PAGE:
Autistic Aggression & Self Injury Helped by Common Drug

April 20, 2020

High Dose Propranolol May Reduce Severe Challenging Behaviors

The common hypertension drug propranolol has been found1 to decrease aggression, self-injury and severely disruptive behavior in children and adults with autism if given in high doses. These behaviors afflict up to 68% of those with autism, with self-injurious behavior (SIB) alone affecting 42%.2

Among the study participants, the vast majority – 85% – were rated much improved or very much improved in their challenging behaviors, with 4% slightly improved and 11% not improved or worse.

“This improvement and efficacy is outstanding and would be superior to any medication currently used if this finding is confirmed with more rigorous clinical research methodologies,” state the authors.

Although not quantified, there was little to no benefit for such common autism symptoms as hyperactivity, repetitive behaviors or mood.

The average dose in which positive effects were found was 462 mg, with a range of 120 mg to 960 mg. Only a few cases responded well to doses lower than 300 mg per day. As a comparison, the normal dose of propranolol in other populations for aggressive behavior is 80-300 mg/day.3 and for hypertension the dose can go up to 320 mg/day.4

Encouraging Safety Profile

The new research reported a reassuring safety profile along with effectiveness. Doctors have been leery of propranolol in high doses due to concerns over cardiac effects. Propranolol is a beta-blocker used to treat high blood pressure, irregular heartbeats, and tremors.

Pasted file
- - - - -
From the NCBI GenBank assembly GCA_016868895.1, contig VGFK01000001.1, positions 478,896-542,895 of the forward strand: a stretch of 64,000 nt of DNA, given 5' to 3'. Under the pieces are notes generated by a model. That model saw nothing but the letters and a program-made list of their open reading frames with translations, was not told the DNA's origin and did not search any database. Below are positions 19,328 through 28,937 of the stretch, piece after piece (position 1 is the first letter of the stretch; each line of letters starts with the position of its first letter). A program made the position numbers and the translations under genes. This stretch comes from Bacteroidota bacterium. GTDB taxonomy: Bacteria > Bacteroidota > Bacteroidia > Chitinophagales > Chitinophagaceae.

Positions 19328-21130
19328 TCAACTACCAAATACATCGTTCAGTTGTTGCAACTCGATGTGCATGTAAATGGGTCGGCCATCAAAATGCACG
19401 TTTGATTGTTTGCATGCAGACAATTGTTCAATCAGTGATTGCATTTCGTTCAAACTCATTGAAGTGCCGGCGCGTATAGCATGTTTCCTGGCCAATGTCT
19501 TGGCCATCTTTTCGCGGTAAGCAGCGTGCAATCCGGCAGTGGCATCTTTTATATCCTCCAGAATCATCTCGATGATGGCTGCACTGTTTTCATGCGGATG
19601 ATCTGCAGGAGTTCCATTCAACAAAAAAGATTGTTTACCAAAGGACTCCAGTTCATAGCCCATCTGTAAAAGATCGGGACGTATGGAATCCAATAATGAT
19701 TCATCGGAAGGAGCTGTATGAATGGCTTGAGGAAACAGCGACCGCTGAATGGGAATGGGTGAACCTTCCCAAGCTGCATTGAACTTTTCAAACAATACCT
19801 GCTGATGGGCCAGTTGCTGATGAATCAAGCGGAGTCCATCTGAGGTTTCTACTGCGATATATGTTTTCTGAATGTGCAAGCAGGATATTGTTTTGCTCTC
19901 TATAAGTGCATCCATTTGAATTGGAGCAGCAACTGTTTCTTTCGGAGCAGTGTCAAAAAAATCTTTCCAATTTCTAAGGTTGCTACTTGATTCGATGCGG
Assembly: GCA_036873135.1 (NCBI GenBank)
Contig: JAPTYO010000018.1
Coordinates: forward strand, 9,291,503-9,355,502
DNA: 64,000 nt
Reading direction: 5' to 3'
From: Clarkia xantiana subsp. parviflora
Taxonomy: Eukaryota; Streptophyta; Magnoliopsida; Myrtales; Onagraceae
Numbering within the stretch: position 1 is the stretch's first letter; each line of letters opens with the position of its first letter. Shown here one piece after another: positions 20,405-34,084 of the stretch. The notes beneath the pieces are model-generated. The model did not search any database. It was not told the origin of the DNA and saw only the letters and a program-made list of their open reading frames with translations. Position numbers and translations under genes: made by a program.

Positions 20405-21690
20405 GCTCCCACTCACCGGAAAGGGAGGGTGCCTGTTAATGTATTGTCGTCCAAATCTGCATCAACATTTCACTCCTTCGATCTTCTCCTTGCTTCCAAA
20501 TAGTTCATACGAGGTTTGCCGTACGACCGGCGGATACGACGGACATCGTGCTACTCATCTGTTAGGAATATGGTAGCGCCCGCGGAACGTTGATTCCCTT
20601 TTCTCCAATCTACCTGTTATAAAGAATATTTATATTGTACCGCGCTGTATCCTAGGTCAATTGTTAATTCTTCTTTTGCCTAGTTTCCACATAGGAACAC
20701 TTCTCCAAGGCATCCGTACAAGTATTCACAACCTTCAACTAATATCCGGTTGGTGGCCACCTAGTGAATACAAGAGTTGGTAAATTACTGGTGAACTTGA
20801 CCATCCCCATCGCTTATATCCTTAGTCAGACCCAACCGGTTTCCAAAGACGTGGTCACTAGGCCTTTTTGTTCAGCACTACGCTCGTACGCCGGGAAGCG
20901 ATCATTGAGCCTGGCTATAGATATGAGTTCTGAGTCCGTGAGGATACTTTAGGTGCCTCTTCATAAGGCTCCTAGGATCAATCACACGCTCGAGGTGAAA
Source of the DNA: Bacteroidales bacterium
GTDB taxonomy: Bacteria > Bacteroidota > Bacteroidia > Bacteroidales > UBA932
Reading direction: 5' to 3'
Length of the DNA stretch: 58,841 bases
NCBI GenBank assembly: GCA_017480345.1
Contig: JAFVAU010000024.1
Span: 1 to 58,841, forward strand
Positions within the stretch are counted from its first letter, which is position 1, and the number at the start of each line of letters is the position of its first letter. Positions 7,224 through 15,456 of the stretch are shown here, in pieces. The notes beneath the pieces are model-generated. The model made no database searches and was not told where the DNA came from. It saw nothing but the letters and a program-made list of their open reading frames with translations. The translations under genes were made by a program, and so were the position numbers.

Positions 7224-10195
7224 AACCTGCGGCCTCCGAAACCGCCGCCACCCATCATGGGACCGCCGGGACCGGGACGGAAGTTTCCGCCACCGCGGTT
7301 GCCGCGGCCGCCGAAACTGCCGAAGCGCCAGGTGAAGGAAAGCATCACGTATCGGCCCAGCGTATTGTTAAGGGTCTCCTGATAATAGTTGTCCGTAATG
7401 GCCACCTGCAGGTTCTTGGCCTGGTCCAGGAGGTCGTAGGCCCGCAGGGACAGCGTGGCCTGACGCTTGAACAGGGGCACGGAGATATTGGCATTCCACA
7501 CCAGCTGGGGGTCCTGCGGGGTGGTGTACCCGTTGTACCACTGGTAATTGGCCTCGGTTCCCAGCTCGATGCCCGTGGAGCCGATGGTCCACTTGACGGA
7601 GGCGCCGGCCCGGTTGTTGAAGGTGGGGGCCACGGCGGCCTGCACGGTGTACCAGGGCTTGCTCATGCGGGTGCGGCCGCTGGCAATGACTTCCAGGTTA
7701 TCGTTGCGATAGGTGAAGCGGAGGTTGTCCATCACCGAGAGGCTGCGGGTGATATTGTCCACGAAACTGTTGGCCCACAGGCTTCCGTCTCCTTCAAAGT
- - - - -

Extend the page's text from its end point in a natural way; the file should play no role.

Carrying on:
Therefore, the study investigators conducted in-depth cardiology evaluations and took frequent vital signs while patients received the drug.

A chart review and discussion with caretakers did not reveal evidence of any adverse cardiorespiratory symptoms or events except for one case in which lethargy and peripheral cyanosis occurred, though it is unclear if this was related to the drug. No side effects were seen even at the highest doses given.

The investigators report that “it appears that moderate and high-dose beta blocker therapy can be given safely without adverse cardiovascular problems provided that close clinical monitoring is maintained.”

High Burden

Severe challenging behaviors such as aggression and SIB can cause significant morbidity and decrease the quality of life for individuals with autism. They are a frequent cause of hospitalization and are often the chief complaint of parents and educators, at times outweighing the core symptoms of autism as problems. As children age into adolescence and adulthood, the cost to manage these behavioral challenges increases, while the expenditures for other services that promote skills and independence decline.